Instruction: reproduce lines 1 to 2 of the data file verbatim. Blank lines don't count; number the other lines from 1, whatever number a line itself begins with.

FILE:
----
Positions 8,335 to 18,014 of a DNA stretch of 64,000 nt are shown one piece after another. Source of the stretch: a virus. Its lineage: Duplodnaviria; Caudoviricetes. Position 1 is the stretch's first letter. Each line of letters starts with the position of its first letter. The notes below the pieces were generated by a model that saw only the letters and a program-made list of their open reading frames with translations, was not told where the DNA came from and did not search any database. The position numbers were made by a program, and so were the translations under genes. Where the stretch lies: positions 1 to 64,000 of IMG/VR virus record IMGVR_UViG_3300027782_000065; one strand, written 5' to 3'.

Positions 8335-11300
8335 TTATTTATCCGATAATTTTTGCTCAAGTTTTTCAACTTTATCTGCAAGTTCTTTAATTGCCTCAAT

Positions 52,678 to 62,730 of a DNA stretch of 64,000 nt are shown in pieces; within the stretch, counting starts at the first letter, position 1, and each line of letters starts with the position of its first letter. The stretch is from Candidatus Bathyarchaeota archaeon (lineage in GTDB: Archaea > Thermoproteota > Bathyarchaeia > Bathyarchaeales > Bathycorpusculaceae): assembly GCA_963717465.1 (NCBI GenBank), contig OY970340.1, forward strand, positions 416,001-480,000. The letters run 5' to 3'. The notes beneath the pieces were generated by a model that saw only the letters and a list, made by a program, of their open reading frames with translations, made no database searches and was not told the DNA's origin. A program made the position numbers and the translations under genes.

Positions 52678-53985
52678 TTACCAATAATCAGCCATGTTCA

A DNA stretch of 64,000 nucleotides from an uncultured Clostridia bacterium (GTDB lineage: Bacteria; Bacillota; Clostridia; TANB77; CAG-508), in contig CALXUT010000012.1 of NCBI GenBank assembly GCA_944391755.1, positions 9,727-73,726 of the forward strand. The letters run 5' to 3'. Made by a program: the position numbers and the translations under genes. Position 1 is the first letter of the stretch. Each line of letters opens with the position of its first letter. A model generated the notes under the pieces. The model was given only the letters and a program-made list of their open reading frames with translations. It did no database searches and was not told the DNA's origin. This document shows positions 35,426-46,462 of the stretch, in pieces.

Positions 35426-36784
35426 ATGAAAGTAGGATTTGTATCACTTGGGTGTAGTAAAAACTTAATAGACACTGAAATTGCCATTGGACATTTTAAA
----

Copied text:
Positions 8,335 to 18,014 of a DNA stretch of 64,000 nt are shown one piece after another. Source of the stretch: a virus. Its lineage: Duplodnaviria; Caudoviricetes. Position 1 is the stretch's first letter. Each line of letters starts with the position of its first letter. The notes below the pieces were generated by a model that saw only the letters and a program-made list of their open reading frames with translations, was not told where the DNA came from and did not search any database. The position numbers were made by a program, and so were the translations under genes. Where the stretch lies: positions 1 to 64,000 of IMG/VR virus record IMGVR_UViG_3300027782_000065; one strand, written 5' to 3'.

Positions 8335-11300